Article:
PRETORIA, South Africa – Names will always be like that. Like handles with which we can hold personalities, heroes and villains alike, and understand the tragedies and comedies of their lives.
Ruzambu, the thin reed, was the sickly boy that Maidei gave birth to under the Msasa tree in Chikomba. He gained a reputation for fighting many fights and losing most of them against other boys. As Rex Nhongo, he was the true he-goat of a guerilla commander. He expired many Rhodesian Forces soldiers and black villagers that were identified as sellouts. The Rhodesian soldiers called him “Missed” for the reason that every time they cornered him in the bush, their bullets missed him. A British soldier described him as the “Black Pudding with a Killer Instinct” for his warlike deportment. They also titled him the “Small Big Man” for the power he carried in his otherwise small bodily frame.
The guerillas referred to him as “Problem” because whenever he was on the front, the Rhodies troubled the forests hunting for him, and haunting the freedom fighters in their hideouts. Right in the heat of gunfire, he used to move around the trenches distributing twists of dagga and dealing a big stick on the buttocks of guerillas that were not firing straight at the Rhodies. Enos Nkala crowned him “Tshaka” for the warrior habits he exhibited in battle and outside.
General Solomon Tapfumaneyi Mujuru is the regal name he wore as the moneyed and influential tycoon of a “Kingmaker” in Zimbabwe. He was one of the very few, if not the only person that looked Robert Mugabe in the eye and suggested leadership change in the party and the country. He spoke with an embarrassing stutter that marked him out as a man given to battles not conversations. His frenzied accumulation of big wealth was at the same time the love for money out of a “sense of entitlement”, and also a fear of poverty that he knew well from childhood.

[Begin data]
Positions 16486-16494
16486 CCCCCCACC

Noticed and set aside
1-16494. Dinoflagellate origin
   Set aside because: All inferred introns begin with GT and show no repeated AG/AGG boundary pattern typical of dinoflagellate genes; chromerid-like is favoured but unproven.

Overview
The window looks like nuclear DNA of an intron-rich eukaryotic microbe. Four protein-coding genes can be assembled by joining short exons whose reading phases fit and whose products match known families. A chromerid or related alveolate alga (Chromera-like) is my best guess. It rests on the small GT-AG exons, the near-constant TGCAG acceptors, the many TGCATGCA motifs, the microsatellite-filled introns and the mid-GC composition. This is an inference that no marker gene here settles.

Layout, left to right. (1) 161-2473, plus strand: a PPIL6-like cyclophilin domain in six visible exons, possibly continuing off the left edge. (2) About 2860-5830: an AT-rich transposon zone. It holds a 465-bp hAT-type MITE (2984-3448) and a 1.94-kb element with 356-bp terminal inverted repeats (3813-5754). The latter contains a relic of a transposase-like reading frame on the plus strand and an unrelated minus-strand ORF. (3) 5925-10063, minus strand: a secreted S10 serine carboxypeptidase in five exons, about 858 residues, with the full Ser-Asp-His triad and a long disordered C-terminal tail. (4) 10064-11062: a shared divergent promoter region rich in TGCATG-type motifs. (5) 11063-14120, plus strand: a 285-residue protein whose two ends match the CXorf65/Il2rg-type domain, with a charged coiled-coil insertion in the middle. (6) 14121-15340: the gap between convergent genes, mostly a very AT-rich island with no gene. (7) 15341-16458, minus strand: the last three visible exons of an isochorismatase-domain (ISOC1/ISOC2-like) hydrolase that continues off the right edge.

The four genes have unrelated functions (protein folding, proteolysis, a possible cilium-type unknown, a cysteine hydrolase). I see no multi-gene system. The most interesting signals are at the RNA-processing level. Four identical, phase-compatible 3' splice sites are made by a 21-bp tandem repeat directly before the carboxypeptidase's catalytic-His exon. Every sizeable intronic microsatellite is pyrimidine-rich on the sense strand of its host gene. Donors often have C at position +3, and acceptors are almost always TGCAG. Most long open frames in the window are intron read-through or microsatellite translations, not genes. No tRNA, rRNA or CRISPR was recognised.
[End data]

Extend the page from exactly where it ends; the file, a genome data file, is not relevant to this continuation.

Ever the guerilla operator, at the very height of the tensions between his party Zanu PF and the Movement for Democratic Change, the General did not mind sitting in tense politburo meetings by day and by night summoning the opposition leader Morgan Tsvangirai to his posh offices in Gunhill to chew bone with him about the condition and future of the country, and this as he downed flagons of Johnnie Walker whisky. The General was what is called a high functioning alcoholic. Alcohol and women were his second nature. Frequently, he took his meals with concoctions of aphrodisiacs. The crowning act of his womanising is when he was caught butt-naked in bed with the wife of a junior soldier. The night he was killed he had a young lady companion that the killers did not spare.
Vice President Constantino Chiwenga lives with the wound of a strong belief that the General was bedding his first wife. Car keys and marked army jackets are part of the collection of items kept by traumatised husbands after the General had visited their matrimonial bedrooms. He had friends that loved him dearly and enemies that feared him intensely. Circumstances around his horrible death in a farmhouse fire show that some were friends and enemies at the same time and someone close gave the General the kiss of Judas. He was killed rather easily because he was fearless. An inside sympathiser privy to the dark plot sent a timeous telephonic warning that was fearlessly and most strangely ignored. A group of killers ambushed, shot and killed him, and then burnt his body in an attempt to erase evidence. Those who sent the assassins obviously feared and loathed him. His became one of the many mysterious and suspicious deaths of key ZANLA and Zanu PF figures. Not to mention political opposition figures.
It has taken what I observe to be one scholar’s monstrous intellect to piece together the spectacular tale of the rise and tragic fall of a great soldier that lived his life and did his work with compelling gravitas. The scholar gathered telling testimonies of senior securocrats, spies, Mujuru’s family, reports of private investigators and confessions of intimate sources to weave together a narrative that is a must read for anyone that wants to see through Zimbabwe’s past and present. The book is a movie script, except that the characters are real and known men and women.